Clad in their finest Union Jack gear, as well as raincoats and robes, thousands of demonstrators were easily drowned out by the noise of the demonstration, but became alarmed as the demonstrators occupied a privileged space and blocked some of the spectators with their flags.
“They can protest, but they can’t carry their flag,” cried Karen from Devon in the southwest of England.
People will stop and watch.
“Even in a world where people are satiated with on-demand entertainment, people will stop and watch,” said former BBC royal correspondent Michael Cole. He described the coronation as a “magnificent procession and ritual” and “a ceremony unlike anywhere in the world”.
But like the best dramas, it was a show with a message.
For 1,000 years and more, British monarchs have been crowned in lavish ceremonies that confirm their right to rule. Although the monarch no longer holds executive or political power, he remains the head of state of the United Kingdom and a symbol of national identity.
At a time when double-digit inflation has impoverished everyone in the UK, Charles is keen to show that he can still be a unifying force in a multicultural nation very different from the one that welcomed his mother.
It was therefore shorter and less formal than the three-hour coronation of Queen Elizabeth II.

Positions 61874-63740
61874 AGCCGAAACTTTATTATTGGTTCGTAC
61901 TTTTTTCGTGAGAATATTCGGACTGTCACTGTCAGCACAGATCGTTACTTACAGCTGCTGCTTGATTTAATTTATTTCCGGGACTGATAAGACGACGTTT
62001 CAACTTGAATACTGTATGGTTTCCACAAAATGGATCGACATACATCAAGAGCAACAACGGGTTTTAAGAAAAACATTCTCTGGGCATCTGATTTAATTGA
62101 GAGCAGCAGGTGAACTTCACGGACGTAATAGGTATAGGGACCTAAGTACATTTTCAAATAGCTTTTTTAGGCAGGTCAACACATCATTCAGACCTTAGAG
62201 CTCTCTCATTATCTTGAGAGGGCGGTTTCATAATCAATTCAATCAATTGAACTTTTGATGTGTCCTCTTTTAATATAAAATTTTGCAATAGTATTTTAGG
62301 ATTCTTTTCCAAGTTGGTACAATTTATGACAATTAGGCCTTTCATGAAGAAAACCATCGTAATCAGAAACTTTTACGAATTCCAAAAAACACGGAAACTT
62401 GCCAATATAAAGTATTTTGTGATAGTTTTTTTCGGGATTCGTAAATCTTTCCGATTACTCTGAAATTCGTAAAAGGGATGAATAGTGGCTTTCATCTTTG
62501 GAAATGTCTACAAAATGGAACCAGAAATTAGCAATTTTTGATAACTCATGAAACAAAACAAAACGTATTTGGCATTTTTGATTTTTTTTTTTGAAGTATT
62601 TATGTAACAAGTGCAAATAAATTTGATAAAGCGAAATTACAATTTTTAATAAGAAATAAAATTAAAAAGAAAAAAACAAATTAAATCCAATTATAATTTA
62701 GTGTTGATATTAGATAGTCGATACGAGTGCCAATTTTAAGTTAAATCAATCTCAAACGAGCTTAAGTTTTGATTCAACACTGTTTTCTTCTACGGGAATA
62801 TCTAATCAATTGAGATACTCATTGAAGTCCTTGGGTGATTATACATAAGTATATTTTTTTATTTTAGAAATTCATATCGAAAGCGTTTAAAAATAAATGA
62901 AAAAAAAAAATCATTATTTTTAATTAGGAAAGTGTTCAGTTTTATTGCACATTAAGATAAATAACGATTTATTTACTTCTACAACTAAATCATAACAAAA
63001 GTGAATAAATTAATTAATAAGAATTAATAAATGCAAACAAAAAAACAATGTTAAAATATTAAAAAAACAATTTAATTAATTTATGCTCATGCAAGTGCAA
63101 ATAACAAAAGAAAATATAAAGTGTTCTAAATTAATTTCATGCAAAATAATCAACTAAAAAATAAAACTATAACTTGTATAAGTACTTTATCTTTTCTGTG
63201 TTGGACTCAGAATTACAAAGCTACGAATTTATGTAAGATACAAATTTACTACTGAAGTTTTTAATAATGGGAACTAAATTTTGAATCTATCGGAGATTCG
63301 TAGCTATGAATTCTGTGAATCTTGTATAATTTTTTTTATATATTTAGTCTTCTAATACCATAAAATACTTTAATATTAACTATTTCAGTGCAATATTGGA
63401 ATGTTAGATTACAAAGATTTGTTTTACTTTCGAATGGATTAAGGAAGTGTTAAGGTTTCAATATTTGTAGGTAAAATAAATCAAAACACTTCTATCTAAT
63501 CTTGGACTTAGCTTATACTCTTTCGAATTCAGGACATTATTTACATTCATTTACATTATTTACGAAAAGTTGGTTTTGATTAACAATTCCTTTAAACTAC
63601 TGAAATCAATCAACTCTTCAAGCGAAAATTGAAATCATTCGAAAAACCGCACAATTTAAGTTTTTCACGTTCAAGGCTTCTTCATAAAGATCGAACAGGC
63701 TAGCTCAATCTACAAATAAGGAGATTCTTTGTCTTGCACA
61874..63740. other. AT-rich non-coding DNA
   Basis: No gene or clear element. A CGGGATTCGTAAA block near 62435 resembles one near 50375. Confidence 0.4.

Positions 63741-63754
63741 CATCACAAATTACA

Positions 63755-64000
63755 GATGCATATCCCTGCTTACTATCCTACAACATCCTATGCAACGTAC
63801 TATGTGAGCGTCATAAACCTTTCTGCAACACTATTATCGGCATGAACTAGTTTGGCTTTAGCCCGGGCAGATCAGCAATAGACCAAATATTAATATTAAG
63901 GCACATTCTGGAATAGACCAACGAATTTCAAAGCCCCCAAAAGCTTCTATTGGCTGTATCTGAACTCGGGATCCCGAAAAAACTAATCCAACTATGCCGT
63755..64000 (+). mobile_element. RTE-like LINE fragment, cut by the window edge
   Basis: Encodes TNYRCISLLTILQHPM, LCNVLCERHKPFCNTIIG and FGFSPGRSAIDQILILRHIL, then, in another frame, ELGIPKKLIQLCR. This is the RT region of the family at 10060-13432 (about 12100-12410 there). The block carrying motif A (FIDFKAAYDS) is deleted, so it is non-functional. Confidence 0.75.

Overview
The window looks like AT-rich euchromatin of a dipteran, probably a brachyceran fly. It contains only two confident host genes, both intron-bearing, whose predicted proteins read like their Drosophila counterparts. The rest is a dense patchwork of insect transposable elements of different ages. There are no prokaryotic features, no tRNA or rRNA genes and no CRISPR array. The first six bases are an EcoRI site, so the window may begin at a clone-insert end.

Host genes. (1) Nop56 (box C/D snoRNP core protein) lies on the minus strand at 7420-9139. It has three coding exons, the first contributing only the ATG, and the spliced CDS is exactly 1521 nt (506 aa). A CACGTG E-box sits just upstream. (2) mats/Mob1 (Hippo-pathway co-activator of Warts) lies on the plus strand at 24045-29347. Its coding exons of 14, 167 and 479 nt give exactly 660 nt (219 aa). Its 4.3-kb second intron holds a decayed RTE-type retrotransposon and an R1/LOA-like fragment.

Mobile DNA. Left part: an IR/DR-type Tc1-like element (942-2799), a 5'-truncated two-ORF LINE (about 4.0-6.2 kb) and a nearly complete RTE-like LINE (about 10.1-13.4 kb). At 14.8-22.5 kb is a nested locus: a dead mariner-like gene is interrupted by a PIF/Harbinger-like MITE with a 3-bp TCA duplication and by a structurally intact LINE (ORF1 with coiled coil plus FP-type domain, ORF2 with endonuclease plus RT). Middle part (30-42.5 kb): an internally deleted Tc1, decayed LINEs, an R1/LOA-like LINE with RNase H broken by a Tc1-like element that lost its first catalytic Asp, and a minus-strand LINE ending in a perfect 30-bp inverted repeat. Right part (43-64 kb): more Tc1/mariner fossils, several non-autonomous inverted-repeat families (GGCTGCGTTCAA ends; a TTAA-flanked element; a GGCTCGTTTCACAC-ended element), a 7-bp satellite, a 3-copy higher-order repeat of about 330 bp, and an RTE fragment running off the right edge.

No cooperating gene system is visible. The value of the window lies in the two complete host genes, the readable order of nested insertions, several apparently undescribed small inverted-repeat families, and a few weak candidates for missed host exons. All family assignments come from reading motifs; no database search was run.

In 1953, Westminster Abbey was fitted with temporary stands to increase seating capacity to over 8,000. The aristocrats were dressed in scarlet robes and crowns, and the coronation procession climbed eight miles through central London so that some three million people could cheer the glamorous 25-year-old queen.
Queen Elizabeth II died last September at the age of 96, after seven decades of her reign.
Organizers cut Charles’ service to less than two hours and sent out 2,300 invites. Aristocrats were expected to avoid formal dress, and the procession took a shorter route directly to Buckingham Palace from the abbey. This followed Charles’s instructions to the downsizing party as he sought to create a smaller and cheaper royal machine for the 21st century.
Charles abolished the traditional moment at the end of the service when the nobles were asked to kneel and pay homage to the king. Instead, the Archbishop of Canterbury called on everyone in the abbey and people watching on television to swear “true allegiance” to the King.
During the preaching service, Charles, dressed in scarlet and cream robes, swears on the Bible that he is a “true Protestant”. But a preface to the Coronation Oath was added saying that the Church of England would “endeavour to promote an environment in which people of all faiths and beliefs can live freely”.
Prime Minister Rishi Sunak, Britain’s first Hindu leader, read a passage from the New Testament from the King James Bible.
Newly formed gospel choir HallelujahFor the first time, female priestesses participated in the ceremony. It was also the first to include representatives of the Buddhist, Hindu, Jewish, Muslim and Sikh religions.
Almost 20% of the UK population is now from minority ethnic groups, up from less than 1% in the 1950s. More than 300 languages are spoken in UK schools, and less than half of the population describes themselves as Christian.